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Swale council's suspension of memorial benches along Minster Leas upsets young cancer victim Kirsty Jeffrey's family

By Emma Grove

A grieving mum has hit out at Swale council over its decision to suspend the installation of memorial benches along Minster Leas.

Maggie Bowry lost her 29-year-old daughter Kirsty, from Minster, to cervical cancer in May and was hoping to get one of the seats put up as somewhere to go and remember her.

The authority has stopped the scheme after receiving comments about the amount of tributes left on some.

Kirsty Jeffrey with her daughter Paige along The Leas when she was a few weeks old

Green spaces manager Graeme Tuff said while they understand the sensitive nature of the situation, they have to consider the issues raised as some have so many flowers, photos and other items they can hardly be used.

Mrs Bowry, of Noreen Avenue, Minster, has launched a petition to try to get the scheme restarted and already has more than 150 signatures.

The 53-year-old said: “Kirsty’s death left us devastated and I need something to remember her by as I find it too traumatic to visit the cemetery or crematorium.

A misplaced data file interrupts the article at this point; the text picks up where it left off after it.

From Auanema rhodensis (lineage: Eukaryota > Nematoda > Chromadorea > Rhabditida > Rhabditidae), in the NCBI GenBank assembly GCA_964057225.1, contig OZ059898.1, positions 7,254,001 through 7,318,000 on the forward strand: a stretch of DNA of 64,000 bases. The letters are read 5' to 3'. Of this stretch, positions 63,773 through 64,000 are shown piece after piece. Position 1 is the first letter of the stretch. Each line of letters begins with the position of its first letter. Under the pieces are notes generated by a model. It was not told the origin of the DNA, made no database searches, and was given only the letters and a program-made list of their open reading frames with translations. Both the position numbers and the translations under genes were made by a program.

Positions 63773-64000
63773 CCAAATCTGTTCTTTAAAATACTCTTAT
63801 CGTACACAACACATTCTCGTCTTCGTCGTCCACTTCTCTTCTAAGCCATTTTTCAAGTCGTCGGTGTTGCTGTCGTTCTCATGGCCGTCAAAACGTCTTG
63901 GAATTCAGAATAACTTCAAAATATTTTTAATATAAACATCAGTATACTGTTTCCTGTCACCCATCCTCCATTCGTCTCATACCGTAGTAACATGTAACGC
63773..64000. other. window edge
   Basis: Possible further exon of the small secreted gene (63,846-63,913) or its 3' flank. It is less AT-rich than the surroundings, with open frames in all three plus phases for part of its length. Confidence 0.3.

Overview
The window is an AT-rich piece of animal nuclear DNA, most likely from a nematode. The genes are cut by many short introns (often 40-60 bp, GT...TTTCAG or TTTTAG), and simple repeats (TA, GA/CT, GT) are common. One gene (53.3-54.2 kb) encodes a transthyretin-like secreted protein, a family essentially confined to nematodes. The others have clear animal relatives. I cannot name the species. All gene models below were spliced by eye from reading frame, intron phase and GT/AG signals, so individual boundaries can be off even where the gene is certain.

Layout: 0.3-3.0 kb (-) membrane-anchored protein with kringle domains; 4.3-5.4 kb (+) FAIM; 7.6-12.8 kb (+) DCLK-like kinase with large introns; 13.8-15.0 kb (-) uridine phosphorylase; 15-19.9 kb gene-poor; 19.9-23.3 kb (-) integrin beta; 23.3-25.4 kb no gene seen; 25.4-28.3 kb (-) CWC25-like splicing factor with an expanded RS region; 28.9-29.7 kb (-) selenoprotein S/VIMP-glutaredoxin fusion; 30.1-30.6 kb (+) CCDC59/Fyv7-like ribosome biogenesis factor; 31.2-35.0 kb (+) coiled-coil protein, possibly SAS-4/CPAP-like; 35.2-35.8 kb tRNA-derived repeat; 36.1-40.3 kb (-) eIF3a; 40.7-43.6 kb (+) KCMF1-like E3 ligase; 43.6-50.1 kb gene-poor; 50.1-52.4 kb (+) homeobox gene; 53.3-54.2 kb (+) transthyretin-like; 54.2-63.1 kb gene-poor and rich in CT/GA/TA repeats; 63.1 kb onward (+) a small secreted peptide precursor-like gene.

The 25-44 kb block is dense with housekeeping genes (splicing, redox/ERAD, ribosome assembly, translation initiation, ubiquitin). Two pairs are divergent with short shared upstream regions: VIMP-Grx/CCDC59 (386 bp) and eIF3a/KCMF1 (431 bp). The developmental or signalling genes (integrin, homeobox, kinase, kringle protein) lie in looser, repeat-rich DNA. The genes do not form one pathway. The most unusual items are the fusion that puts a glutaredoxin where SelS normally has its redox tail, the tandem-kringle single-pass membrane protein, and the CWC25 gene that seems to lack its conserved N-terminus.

“This would be a lovely place to go with her two-year-old daughter Paige, who we have taken to the seafront since she was weeks old.

“It’s an outrage they allow fast food joints on the Island which make the whole community untidy – a lot worse than a few toys on memorial benches.”

Maggie Bowry along The Leas, Minster, where she would like to install a memorial bench for her daughter, Kirsty Jeffrey

The seats, of which there are dozens along The Leas, cost families £505 which pays for the structure, the plaque, the installation and admin.

Mr Tuff said the council makes no profit on them.

There are at present 13 people on a waiting list and he said the council plans to do a survey to find out what the general feeling is and look at a way to continue.

He hopes they will be able to find a solution within a month and said the outcome will depend on the feedback – it could be to introduce conditions which people will have to agree to before they purchase a bench.

He admitted it had taken longer than he would have liked to resolve and understands people’s frustrations, but said they wanted to do the research during the summer when the area is busiest.

“We understand people purchase them for a reason and everybody is different – we are in a difficult position,” he said.

“We are not saying people can’t have one but there has been an issue and we have to consider it.”

To sign Mrs Bowry’s petition, go to www.change.org and search Swale memorial benches.

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